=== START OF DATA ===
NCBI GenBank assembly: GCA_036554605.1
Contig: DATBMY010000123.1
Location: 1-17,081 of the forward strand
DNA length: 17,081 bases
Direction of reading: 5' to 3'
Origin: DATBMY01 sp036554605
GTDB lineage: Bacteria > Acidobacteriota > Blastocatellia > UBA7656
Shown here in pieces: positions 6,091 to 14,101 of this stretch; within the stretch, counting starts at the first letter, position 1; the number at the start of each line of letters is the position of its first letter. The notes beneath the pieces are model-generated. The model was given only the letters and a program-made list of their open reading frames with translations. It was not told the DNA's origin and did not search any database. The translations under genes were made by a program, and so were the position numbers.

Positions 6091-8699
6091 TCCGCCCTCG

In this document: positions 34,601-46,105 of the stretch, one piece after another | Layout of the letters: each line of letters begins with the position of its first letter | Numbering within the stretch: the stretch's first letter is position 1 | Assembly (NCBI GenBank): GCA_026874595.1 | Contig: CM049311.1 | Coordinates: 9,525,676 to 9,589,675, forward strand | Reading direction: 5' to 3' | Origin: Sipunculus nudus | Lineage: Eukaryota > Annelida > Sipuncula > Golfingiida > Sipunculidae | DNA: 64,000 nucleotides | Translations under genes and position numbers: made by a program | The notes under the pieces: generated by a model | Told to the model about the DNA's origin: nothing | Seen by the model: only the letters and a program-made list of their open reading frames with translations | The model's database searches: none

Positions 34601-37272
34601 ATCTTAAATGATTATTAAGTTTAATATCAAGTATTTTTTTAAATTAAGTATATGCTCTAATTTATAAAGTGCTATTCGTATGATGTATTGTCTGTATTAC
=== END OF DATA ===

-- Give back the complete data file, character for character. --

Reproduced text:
NCBI GenBank assembly: GCA_036554605.1
Contig: DATBMY010000123.1
Location: 1-17,081 of the forward strand
DNA length: 17,081 bases
Direction of reading: 5' to 3'
Origin: DATBMY01 sp036554605
GTDB lineage: Bacteria > Acidobacteriota > Blastocatellia > UBA7656
Shown here in pieces: positions 6,091 to 14,101 of this stretch; within the stretch, counting starts at the first letter, position 1; the number at the start of each line of letters is the position of its first letter. The notes beneath the pieces are model-generated. The model was given only the letters and a program-made list of their open reading frames with translations. It was not told the DNA's origin and did not search any database. The translations under genes were made by a program, and so were the position numbers.

Positions 6091-8699
6091 TCCGCCCTCG

In this document: positions 34,601-46,105 of the stretch, one piece after another | Layout of the letters: each line of letters begins with the position of its first letter | Numbering within the stretch: the stretch's first letter is position 1 | Assembly (NCBI GenBank): GCA_026874595.1 | Contig: CM049311.1 | Coordinates: 9,525,676 to 9,589,675, forward strand | Reading direction: 5' to 3' | Origin: Sipunculus nudus | Lineage: Eukaryota > Annelida > Sipuncula > Golfingiida > Sipunculidae | DNA: 64,000 nucleotides | Translations under genes and position numbers: made by a program | The notes under the pieces: generated by a model | Told to the model about the DNA's origin: nothing | Seen by the model: only the letters and a program-made list of their open reading frames with translations | The model's database searches: none

Positions 34601-37272
34601 ATCTTAAATGATTATTAAGTTTAATATCAAGTATTTTTTTAAATTAAGTATATGCTCTAATTTATAAAGTGCTATTCGTATGATGTATTGTCTGTATTAC